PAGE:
When using location services on social networks think about making your location visible only to your friends and ensure that you are happy with the friends on your list.
Is it appropriate to share all of your locations? Is it a sensitive matter that you are dealing with and could sharing your location compromise a confidence?
The option for being ‘checked into’ a place by someone else can be disabled in your privacy settings so that you can keep control of your location information.
Managing your reputation online is essential to your ordained ministry/staff/volunteer position and to the Diocese/Church of England.
Always think carefully before making any posts, status updates or having discussions involving a parish or benefice, its staff, its worshippers or the Diocese/wider Church of England in an online environment, even if your account is private.
Comments made public could be taken out of context and could be very damaging. Think about the language you use, abrupt or inappropriate comments even if made in jest, may lead to complaints.
Posting derogatory comments about parishes/benefices, clergy, staff/volunteers or the diocese/wider Church of England is never acceptable.
Clergy, staff and others in positions of responsibility, such as PCC members and churchwardens are required to uphold the reputation of the parish/benefice/diocese/Church of England, to maintain reasonable standards of behaviour and to uphold public trust in them.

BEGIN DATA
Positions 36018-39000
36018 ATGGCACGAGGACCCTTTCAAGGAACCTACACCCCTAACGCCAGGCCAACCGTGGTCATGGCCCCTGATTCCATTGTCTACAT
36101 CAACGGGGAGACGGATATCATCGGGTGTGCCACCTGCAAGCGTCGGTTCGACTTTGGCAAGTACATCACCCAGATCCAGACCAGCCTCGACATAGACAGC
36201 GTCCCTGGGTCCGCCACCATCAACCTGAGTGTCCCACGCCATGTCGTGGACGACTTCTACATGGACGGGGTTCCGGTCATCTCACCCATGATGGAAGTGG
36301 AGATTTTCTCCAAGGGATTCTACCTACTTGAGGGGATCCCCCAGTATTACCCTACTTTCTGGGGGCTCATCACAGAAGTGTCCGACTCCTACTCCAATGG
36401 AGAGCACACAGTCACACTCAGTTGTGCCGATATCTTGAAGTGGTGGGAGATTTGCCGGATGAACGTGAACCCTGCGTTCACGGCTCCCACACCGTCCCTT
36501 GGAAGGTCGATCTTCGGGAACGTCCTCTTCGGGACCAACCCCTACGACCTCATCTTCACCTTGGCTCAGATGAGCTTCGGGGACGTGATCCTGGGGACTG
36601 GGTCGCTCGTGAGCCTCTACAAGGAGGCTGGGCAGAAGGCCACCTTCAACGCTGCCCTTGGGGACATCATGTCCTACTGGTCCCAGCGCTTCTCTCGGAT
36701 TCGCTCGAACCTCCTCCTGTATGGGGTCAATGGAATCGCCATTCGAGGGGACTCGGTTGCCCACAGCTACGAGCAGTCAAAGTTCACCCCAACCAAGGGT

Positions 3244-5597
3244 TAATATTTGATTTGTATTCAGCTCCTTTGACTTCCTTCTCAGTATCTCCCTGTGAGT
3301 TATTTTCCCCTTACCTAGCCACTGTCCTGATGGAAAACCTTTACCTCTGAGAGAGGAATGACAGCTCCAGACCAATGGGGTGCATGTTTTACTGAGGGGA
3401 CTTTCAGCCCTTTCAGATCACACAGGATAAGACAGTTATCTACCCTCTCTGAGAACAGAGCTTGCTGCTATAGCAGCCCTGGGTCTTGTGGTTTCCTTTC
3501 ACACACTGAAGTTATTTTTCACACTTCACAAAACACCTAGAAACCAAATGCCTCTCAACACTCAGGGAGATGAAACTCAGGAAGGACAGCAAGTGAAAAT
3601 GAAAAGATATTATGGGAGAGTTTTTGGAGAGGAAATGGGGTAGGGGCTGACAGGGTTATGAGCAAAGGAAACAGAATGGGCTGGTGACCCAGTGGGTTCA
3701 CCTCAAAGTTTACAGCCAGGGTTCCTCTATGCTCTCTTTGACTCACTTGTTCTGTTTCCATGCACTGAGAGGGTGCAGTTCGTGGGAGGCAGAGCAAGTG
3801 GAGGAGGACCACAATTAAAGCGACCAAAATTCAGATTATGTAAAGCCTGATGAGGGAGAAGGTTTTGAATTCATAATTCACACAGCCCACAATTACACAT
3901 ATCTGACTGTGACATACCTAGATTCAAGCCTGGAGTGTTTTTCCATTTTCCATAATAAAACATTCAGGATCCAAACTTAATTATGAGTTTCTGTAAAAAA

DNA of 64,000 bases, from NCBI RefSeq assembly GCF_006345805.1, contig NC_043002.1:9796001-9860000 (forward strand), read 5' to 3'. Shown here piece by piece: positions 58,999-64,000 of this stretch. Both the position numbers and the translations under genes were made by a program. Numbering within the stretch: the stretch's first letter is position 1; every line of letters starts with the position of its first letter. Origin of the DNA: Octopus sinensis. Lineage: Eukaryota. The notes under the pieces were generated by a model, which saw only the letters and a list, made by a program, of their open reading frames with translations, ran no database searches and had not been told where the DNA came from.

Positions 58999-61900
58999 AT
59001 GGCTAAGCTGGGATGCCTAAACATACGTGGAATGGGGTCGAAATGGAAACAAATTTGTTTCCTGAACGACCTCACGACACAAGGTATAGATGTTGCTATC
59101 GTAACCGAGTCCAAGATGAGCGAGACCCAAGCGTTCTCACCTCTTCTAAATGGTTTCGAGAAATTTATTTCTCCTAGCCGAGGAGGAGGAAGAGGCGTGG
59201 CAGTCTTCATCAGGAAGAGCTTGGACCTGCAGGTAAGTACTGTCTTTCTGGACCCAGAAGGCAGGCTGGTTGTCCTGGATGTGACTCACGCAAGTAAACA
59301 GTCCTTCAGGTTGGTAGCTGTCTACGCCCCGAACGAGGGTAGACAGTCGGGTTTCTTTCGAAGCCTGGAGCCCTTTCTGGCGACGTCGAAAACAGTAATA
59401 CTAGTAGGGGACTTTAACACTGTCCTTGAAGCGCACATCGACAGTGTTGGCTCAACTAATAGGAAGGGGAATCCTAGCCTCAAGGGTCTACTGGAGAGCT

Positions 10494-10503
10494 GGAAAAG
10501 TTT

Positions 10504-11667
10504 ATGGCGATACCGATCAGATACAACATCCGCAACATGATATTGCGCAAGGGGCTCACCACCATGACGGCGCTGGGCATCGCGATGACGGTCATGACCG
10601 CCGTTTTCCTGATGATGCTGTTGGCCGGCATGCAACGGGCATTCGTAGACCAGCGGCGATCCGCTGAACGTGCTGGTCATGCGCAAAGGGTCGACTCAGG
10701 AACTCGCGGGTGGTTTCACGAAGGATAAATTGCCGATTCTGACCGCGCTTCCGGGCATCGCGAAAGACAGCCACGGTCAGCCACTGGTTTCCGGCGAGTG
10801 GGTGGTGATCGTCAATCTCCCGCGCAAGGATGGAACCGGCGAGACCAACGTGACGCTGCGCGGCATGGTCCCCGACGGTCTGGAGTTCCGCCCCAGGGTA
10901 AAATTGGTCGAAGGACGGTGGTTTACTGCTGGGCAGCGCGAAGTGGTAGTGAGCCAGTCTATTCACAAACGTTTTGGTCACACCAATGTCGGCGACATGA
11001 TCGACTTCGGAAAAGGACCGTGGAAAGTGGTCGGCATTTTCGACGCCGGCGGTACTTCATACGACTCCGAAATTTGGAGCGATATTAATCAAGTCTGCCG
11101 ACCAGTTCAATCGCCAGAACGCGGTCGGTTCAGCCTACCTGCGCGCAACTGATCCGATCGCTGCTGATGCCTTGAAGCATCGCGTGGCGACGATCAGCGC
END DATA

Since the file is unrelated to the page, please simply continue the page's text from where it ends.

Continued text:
Do not overshare personal information. Never publish detailed personal information such as your address, if it is not in the public domain or telephone number, unless in a private message to someone you know and trust.
Ensure you always use a strong password, which is not shared with others, and ensure you always log out of apps/devices after use. Not logging out could mean the next user of a computer/device could potentially access your account. With this in mind, do not select ‘remember this password’ for shared devices or those accessed by someone else.
If you use a device such as a smart phone or tablet to access social networking consider setting a PIN or passcode and think about not allowing notifications to automatically flash up on your screen if it is likely to be viewable by others – such as on a desk during meetings.
Use of social media does not change the Church’s understanding of confidentiality.
Breaking confidentiality is as wrong as it would be in any other context. Arguably, it is worse as via social media a broken confidence could spread rapidly and be impossible to retract.
Remember: Is this story mine to share? If in doubt, do not.
If you have any questions or issues with using social media, feel free to get in touch with the Diocesan Communications Director.
With thanks to the Diocese of Worcester, Diocese of Bath and Wells and Childnet International, whose work in this area was invaluable research for these guidelines.